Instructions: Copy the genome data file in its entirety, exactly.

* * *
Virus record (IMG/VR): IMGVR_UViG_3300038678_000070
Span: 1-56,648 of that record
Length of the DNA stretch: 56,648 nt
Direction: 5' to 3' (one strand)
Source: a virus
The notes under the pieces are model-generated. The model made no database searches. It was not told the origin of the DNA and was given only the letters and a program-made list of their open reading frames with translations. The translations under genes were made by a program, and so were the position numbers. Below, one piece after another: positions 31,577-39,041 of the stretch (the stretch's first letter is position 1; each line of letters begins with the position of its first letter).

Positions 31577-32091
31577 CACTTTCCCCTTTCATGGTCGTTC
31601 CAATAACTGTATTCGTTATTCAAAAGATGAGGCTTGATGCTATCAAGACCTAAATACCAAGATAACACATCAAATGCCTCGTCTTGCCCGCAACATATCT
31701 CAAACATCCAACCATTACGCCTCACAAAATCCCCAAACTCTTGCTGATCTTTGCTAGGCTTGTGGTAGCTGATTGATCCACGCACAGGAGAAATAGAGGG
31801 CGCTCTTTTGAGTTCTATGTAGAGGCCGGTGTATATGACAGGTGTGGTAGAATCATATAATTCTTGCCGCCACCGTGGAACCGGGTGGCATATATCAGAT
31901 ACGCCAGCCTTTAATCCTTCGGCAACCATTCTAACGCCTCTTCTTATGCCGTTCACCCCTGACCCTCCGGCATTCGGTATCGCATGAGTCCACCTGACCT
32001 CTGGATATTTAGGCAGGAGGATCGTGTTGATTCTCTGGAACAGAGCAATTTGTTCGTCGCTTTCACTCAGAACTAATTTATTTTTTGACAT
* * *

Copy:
Virus record (IMG/VR): IMGVR_UViG_3300038678_000070
Span: 1-56,648 of that record
Length of the DNA stretch: 56,648 nt
Direction: 5' to 3' (one strand)
Source: a virus
The notes under the pieces are model-generated. The model made no database searches. It was not told the origin of the DNA and was given only the letters and a program-made list of their open reading frames with translations. The translations under genes were made by a program, and so were the position numbers. Below, one piece after another: positions 31,577-39,041 of the stretch (the stretch's first letter is position 1; each line of letters begins with the position of its first letter).

Positions 31577-32091
31577 CACTTTCCCCTTTCATGGTCGTTC
31601 CAATAACTGTATTCGTTATTCAAAAGATGAGGCTTGATGCTATCAAGACCTAAATACCAAGATAACACATCAAATGCCTCGTCTTGCCCGCAACATATCT
31701 CAAACATCCAACCATTACGCCTCACAAAATCCCCAAACTCTTGCTGATCTTTGCTAGGCTTGTGGTAGCTGATTGATCCACGCACAGGAGAAATAGAGGG
31801 CGCTCTTTTGAGTTCTATGTAGAGGCCGGTGTATATGACAGGTGTGGTAGAATCATATAATTCTTGCCGCCACCGTGGAACCGGGTGGCATATATCAGAT
31901 ACGCCAGCCTTTAATCCTTCGGCAACCATTCTAACGCCTCTTCTTATGCCGTTCACCCCTGACCCTCCGGCATTCGGTATCGCATGAGTCCACCTGACCT
32001 CTGGATATTTAGGCAGGAGGATCGTGTTGATTCTCTGGAACAGAGCAATTTGTTCGTCGCTTTCACTCAGAACTAATTTATTTTTTGACAT